comprised of current
and retired scientists
who want to reform
the peer-review
process. They just
launched last month.
So where are we at
now? Sec. Salazar
is due to make
his decision in
March, and back
in Nov. 2011, Sen.
Merkley introduced a bill to
codify (fund) the Klamath
Agreement. Strange—wouldn’t
you think you should wait
for the Secretary to make
up his mind before you
ask to fund his decision?
The end of the page is fast
approaching, so I’m going to
have to resort to bullet points
(this is what happens when you
try to condense 4 hours of radio and dozens of hours of research into a 1,500-word article): The report says this will only cost $291 million but
that’s only to remove the
dams. Merkley’s bill requests
$750 million—and you
know that’s low-balling it.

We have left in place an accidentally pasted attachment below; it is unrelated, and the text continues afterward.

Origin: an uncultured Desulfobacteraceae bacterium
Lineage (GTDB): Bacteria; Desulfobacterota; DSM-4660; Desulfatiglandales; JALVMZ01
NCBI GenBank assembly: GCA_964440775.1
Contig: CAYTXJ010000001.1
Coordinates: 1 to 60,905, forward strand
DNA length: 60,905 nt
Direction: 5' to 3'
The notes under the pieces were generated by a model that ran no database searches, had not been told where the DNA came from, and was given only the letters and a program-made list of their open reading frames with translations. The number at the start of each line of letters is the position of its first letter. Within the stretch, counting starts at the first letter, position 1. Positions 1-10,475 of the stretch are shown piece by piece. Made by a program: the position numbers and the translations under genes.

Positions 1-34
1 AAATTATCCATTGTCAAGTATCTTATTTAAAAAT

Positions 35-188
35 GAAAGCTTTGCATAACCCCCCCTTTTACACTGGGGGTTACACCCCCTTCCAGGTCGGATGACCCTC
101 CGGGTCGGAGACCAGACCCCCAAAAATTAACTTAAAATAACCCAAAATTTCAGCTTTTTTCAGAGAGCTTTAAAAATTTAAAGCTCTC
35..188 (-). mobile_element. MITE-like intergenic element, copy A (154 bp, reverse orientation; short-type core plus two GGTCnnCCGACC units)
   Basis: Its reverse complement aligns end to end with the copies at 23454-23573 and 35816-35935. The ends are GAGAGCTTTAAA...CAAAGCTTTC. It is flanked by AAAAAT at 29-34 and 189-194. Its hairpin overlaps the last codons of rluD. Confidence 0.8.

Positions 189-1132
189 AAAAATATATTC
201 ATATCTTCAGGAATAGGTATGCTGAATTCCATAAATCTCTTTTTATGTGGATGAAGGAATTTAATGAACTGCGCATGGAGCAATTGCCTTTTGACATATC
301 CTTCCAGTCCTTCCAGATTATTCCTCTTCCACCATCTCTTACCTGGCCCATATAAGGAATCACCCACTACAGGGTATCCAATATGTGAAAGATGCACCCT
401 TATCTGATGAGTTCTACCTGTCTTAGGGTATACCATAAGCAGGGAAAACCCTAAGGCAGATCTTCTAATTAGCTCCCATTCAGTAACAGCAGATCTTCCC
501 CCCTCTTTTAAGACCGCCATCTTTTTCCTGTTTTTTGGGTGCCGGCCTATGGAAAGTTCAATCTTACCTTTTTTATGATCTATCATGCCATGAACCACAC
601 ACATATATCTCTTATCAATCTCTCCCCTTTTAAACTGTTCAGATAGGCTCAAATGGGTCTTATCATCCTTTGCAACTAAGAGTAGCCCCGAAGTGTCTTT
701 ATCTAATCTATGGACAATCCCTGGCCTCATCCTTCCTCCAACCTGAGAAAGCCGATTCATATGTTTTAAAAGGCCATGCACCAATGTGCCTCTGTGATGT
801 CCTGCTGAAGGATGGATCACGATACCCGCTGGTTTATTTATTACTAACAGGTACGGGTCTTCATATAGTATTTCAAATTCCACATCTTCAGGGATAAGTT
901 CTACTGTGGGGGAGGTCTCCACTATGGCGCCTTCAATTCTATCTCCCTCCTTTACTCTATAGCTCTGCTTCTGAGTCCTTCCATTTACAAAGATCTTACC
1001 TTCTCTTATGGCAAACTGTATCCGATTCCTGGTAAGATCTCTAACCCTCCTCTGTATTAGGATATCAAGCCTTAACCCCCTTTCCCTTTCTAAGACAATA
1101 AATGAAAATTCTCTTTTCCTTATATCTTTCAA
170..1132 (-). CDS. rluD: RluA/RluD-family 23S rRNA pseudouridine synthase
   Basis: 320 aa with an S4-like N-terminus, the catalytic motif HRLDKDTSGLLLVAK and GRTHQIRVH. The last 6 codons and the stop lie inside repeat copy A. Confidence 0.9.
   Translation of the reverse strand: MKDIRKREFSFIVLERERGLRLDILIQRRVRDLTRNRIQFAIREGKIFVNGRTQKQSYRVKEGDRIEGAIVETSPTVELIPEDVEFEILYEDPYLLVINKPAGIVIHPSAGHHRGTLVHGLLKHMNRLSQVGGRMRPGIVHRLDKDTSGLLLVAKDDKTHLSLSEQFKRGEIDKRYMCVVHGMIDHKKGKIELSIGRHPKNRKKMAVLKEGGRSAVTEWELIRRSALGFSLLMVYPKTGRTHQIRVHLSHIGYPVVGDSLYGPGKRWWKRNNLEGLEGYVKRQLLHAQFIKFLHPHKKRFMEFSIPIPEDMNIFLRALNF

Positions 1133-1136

That total does not account
for the economic loss of power
by yanking out four fully
functioning dams—another
$1.3 billion—or replacing
them with politically favored
green power. Minimum
total costs, $2–3 billion.
$200 million of this is going
to come from PacifiCorp
ratepayers—to tear down
dams that currently
power their homes.
The report forecasts an 83%
increase in fish, which sounds
like a lot but if you remember
your math that’s not even
doubling the population
(which would be 100%).
We’re spending $3 billion
and not even doubling
the fish population?
The study doesn’t account for
the disposal costs for the 22
million tons of accumulated silt
behind the dams. According
to Sen. Whitsett, that’s a line
of quad-axel dump trucks
stretching 12,500 miles.
Dam-removal proponents